“I’m the only one that can see you. The only person that really knows… who you are.”
Margaret’s (Rebecca Hall) life is in order. She is capable, disciplined and successful. Everything is under control. That, until David (Tim Roth) returns, bringing with him the horrors of Margaret’s past.
With Resurrection, Andrew Semans offers a psychological thriller with some weaknesses, but frankly effective. Without forgetting the end, which is a great success.
Although the beginning is a bit laborious, we end up realizing that Resurrection is well built. The challenge is to pass the first 10 minutes, which suggest a film without much imagination. But as the storyline develops, the more you realize that Semans has done his homework.
We see the inspirations of the director who, at times, takes us on a journey through the history of psychological horror films. The music is reminiscent of Bernard Hermann’s compositions in certain Hitchcock films.
The director takes the time to place his characters while including hints here and there about what will happen. Sometimes we catch them quickly, sometimes not. For example, throughout the film, the viewer wonders about Margaret’s mental health.
But what sets Resurrection apart from most other psychological thrillers is that you don’t have all the answers. The spectator will have to find them by themselves. This is a nice surprise of this feature film.
But what could be more enjoyable than watching Tim Roth play the bad guys? Tim Roth playing the manipulator who says he devoured his son. Indeed. 😉
Roth is simply perfect in this role of narcissistic manipulator who returns to haunt his ex, 20 years after she fled after her lover probably killed and devoured their son. But that’s what David says in order to play on his ex’s mental stability.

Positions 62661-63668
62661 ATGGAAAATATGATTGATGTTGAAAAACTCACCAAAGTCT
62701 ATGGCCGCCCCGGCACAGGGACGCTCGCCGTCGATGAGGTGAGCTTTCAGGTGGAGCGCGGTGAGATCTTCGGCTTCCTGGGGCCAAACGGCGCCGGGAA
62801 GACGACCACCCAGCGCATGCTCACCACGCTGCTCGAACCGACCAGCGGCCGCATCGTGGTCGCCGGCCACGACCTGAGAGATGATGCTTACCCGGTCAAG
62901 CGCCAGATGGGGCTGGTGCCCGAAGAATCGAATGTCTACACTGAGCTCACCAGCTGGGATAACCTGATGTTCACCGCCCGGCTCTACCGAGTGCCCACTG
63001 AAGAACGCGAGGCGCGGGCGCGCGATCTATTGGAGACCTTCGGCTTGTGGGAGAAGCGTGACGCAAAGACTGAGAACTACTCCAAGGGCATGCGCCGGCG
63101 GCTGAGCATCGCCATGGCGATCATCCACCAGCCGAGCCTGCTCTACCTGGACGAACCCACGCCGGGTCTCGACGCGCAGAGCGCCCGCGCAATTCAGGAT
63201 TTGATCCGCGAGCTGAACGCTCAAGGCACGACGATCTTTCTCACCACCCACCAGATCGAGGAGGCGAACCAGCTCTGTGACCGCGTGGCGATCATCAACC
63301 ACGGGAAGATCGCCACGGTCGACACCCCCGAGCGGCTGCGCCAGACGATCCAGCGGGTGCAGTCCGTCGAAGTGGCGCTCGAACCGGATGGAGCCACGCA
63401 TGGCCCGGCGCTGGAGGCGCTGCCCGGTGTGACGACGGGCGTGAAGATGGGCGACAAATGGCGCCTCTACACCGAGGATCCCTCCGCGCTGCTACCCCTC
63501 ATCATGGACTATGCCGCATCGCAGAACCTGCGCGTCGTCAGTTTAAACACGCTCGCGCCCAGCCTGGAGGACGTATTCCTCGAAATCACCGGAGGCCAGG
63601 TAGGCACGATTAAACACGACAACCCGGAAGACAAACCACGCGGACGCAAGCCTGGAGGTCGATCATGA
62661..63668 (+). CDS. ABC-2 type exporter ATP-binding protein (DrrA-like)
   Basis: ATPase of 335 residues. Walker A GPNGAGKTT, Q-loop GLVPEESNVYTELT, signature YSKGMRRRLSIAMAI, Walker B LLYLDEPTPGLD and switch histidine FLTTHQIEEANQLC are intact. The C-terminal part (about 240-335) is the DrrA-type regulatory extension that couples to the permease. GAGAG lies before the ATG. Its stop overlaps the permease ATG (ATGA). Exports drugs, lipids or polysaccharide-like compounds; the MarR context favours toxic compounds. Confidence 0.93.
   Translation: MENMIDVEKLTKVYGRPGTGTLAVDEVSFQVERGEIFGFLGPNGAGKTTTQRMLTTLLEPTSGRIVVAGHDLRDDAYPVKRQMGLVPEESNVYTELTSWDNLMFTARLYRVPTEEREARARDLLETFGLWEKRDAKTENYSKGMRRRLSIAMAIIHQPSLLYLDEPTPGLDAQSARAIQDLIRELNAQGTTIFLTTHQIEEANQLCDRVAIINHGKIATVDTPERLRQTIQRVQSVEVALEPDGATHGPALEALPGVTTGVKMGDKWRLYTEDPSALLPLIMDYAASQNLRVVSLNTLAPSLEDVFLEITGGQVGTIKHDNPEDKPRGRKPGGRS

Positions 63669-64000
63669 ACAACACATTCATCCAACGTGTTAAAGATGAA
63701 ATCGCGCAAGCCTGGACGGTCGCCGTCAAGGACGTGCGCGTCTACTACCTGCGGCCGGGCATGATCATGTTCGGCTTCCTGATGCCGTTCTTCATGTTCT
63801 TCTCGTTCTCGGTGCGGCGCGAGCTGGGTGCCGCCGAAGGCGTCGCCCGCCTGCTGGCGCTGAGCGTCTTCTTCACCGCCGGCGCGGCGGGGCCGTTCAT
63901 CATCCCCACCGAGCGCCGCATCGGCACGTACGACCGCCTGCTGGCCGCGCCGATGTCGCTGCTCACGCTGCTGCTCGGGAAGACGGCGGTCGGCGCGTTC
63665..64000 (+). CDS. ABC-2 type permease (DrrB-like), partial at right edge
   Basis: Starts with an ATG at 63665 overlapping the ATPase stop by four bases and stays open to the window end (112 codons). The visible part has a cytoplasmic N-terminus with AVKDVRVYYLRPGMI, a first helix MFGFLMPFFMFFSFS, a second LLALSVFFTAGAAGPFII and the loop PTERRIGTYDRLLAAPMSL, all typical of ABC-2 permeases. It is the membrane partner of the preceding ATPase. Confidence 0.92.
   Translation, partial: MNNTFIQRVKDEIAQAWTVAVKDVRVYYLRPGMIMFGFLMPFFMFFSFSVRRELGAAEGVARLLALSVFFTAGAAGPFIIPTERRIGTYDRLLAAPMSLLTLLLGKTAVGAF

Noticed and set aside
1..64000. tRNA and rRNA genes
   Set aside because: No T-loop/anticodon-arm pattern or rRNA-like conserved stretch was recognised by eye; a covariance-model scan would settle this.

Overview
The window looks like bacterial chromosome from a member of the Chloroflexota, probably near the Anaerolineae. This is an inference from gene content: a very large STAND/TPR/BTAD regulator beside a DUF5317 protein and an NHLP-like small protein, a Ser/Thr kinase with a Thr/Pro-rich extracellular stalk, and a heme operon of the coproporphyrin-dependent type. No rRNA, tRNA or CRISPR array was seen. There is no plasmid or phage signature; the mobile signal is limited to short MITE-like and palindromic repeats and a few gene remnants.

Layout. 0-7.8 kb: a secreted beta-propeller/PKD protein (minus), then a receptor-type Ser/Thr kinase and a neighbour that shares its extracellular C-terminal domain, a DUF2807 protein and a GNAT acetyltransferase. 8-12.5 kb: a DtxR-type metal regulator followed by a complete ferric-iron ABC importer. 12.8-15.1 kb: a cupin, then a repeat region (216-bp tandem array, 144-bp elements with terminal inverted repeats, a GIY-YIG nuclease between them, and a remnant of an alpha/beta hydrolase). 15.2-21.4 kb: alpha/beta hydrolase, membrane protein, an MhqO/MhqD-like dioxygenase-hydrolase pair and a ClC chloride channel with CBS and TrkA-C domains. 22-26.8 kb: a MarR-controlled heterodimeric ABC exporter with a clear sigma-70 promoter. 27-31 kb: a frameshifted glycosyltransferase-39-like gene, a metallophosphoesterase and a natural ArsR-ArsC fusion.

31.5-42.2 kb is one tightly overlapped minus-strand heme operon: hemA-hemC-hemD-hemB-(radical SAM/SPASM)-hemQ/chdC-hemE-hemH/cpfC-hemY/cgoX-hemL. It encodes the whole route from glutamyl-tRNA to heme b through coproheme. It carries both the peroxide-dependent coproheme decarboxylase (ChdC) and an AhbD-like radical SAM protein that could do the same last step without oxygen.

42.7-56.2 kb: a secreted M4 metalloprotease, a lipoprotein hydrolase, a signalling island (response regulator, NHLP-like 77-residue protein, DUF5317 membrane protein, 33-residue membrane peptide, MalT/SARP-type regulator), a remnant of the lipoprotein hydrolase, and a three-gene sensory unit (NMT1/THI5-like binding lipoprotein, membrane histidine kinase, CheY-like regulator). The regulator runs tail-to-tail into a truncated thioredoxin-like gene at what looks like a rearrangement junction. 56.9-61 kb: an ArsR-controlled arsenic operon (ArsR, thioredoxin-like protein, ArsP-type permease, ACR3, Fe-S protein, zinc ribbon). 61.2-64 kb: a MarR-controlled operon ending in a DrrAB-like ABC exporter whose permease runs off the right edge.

Rebecca Hall is superb in the role of the woman on the verge of mental implosion. She goes from the image of the super strong woman to the poor woman who is easily manipulated in a few sequences.
Secondary roles, on the other hand, fall a bit into stereotypes. For example, Margaret’s daughter, Abbie, is not very thorough. We see that the effort has really been put on the 2 central characters.
Have you ever done something in the past that you’re really not proud of? That’s the question Margaret asks her trainee halfway through the story. I will not tell you what this terrible act is, of course. But the originality of the film certainly comes from there.
If you’re looking for a movie with a good acting duo, Resurrection is exactly what you need. If you want to discover more about Tim Roth, I suggest you see Sundown, Funny Games, Pulp Fiction or Reservoir Dogs.
© 2021 Le petit septième